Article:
Kenya's water minister questioned over corruption
NAIROBI (Reuters) - Kenya's minister for water was questioned by investigators on Friday over suspicious government tenders and contracts awarded to firms linked with her, the country's anti-graft commission said.
Charity Ngilu recorded a statement with the Kenya Anti-Corruption Commission (KACC), the latest minister to be questioned in the country's revitalised fight against graft, after weeks of accusations in the local media and parliament.
The allegations were sparked by Ngilu's former deputy, who claimed he was moved to another ministry to cover up rampant corruption in the water ministry.
"Ngilu appeared before KACC to shed light on issues touching on conflict of interest in award of tenders and contracts to companies associated with her, and irregular procurement and tendering procedures in the construction of dams and sinking boreholes," KACC said in a statement.
Ngilu, who is aligned to Prime Minister Raila Odinga's side of the grand coalition government, was not immediately available for comment.
KACC director Patrick Lumumba told reporters the agency had spoken to several water officials and would examine their statements to see if Ngilu and some of her staff were involved in criminal activities under the anti-economic crimes law.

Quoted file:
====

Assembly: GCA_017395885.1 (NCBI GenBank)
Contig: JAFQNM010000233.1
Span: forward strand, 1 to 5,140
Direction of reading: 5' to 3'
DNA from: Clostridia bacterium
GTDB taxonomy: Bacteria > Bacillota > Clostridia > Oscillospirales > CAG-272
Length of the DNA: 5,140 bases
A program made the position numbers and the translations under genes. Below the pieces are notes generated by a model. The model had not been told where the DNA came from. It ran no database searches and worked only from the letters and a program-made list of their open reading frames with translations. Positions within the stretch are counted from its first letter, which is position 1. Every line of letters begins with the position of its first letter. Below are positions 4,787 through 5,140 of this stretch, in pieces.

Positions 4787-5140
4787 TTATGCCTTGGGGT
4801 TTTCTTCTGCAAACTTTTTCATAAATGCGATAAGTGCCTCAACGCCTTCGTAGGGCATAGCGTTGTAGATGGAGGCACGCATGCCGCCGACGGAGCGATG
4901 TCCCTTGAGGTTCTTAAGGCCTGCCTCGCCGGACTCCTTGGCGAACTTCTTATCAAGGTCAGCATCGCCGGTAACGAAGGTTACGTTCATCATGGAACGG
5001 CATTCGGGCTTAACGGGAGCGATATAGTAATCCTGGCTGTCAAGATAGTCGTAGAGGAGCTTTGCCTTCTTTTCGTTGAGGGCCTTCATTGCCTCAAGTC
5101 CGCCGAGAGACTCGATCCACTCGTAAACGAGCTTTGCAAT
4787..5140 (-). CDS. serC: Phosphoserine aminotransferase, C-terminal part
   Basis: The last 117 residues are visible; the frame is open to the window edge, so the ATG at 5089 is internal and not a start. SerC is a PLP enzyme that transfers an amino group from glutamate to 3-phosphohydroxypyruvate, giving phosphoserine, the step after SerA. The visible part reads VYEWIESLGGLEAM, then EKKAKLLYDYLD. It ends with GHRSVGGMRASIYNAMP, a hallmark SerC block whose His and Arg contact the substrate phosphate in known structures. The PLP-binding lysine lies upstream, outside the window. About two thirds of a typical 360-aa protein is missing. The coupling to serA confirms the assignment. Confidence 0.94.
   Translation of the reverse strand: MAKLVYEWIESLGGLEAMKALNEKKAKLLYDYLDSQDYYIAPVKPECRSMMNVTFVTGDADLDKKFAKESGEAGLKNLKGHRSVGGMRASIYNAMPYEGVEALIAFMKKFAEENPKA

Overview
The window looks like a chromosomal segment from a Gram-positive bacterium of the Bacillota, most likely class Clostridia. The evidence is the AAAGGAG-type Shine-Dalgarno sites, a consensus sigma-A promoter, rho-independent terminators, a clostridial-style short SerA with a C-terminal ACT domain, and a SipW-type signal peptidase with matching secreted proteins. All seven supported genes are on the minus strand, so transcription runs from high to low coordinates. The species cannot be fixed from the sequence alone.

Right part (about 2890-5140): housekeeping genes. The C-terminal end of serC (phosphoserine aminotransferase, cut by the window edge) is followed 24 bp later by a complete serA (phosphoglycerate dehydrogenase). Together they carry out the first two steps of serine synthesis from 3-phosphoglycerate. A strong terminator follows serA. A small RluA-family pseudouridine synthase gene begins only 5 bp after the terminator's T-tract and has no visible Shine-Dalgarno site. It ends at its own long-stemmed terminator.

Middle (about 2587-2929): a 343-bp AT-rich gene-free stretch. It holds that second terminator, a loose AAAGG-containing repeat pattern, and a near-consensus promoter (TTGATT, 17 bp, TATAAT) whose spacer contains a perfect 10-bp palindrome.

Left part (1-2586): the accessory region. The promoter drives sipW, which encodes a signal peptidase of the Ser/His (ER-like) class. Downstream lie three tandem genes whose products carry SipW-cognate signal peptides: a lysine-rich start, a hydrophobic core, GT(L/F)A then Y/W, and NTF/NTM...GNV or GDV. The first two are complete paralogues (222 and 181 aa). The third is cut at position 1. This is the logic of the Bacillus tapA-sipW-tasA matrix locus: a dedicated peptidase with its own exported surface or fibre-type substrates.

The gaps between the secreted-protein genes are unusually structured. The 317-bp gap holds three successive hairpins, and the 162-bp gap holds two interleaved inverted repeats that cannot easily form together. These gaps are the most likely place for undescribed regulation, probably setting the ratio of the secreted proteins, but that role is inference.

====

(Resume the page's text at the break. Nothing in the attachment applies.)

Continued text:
Other high-profile officials have been interviewed over corruption accusations in recent weeks, a sign that President Mwai Kibaki's government is stepping up its long-promised war against the vice.
Analysts say graft has tarnished east Africa's biggest economy for decades, stifling growth and discouraging investors.
Kenya's industrialisation minister Henry Kosgey has also been questioned over illegal car imports. He was was named by the International Criminal Court (ICC) as one of the suspects involved in the violence that followed Kenya's disputed 2007 presidential elections. Continued...